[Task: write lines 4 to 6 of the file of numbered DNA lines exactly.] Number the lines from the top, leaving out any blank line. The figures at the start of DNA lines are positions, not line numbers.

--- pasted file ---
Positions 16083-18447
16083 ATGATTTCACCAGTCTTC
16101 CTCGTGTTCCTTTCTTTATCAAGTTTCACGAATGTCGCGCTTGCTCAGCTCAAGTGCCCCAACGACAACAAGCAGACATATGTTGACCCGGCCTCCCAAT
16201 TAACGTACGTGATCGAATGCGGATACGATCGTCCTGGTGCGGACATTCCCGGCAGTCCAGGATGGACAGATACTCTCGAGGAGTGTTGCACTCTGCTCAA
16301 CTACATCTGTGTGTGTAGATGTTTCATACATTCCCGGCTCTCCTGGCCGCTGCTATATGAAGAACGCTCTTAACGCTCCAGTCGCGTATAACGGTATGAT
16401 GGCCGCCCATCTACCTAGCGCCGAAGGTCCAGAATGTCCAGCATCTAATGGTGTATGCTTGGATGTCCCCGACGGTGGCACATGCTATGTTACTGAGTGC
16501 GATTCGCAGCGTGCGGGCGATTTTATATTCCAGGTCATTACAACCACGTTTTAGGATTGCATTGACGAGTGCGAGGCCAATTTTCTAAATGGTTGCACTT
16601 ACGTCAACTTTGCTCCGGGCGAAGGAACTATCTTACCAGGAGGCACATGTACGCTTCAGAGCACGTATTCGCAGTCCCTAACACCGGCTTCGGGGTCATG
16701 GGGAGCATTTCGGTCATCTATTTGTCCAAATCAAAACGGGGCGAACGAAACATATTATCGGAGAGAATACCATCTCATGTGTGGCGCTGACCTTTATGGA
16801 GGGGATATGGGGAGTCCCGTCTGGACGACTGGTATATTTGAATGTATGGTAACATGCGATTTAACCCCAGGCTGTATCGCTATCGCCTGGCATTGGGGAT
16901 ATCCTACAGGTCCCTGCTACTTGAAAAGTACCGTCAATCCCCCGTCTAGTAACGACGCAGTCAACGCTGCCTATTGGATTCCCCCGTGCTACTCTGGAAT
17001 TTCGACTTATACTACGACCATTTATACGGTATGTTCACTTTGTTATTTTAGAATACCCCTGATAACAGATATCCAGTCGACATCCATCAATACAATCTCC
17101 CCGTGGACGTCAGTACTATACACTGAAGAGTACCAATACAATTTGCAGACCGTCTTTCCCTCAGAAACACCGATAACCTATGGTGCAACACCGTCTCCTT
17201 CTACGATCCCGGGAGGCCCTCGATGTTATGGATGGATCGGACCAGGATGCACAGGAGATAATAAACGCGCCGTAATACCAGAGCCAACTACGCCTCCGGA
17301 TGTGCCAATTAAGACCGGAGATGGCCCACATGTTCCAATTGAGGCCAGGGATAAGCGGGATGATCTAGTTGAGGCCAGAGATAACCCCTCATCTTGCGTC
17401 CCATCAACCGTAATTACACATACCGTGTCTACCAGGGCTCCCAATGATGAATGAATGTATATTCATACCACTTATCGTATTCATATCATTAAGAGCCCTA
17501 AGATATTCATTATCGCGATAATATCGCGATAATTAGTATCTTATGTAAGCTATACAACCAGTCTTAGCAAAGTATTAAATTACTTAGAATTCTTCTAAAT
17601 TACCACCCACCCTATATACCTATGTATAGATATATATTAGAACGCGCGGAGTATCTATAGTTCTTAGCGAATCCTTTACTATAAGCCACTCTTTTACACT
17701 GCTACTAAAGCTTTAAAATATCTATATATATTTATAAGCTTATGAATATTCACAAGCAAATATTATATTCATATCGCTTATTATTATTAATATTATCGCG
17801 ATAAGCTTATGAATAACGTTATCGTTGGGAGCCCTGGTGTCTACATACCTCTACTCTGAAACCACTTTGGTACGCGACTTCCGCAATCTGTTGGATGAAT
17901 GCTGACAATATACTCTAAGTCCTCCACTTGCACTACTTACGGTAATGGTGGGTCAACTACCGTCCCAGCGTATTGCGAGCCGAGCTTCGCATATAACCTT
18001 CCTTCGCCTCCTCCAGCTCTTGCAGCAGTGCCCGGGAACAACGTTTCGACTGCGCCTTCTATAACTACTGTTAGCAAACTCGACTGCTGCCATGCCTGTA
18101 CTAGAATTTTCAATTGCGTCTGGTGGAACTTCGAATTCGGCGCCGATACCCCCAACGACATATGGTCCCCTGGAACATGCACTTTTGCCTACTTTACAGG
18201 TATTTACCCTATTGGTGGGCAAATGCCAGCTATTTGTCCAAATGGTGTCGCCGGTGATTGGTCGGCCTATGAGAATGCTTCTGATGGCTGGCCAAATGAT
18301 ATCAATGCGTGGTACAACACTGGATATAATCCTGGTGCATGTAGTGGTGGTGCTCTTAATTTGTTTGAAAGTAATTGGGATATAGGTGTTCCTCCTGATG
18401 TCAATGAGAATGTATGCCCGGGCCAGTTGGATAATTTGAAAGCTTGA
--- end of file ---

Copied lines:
16201 TAACGTACGTGATCGAATGCGGATACGATCGTCCTGGTGCGGACATTCCCGGCAGTCCAGGATGGACAGATACTCTCGAGGAGTGTTGCACTCTGCTCAA
16301 CTACATCTGTGTGTGTAGATGTTTCATACATTCCCGGCTCTCCTGGCCGCTGCTATATGAAGAACGCTCTTAACGCTCCAGTCGCGTATAACGGTATGAT
16401 GGCCGCCCATCTACCTAGCGCCGAAGGTCCAGAATGTCCAGCATCTAATGGTGTATGCTTGGATGTCCCCGACGGTGGCACATGCTATGTTACTGAGTGC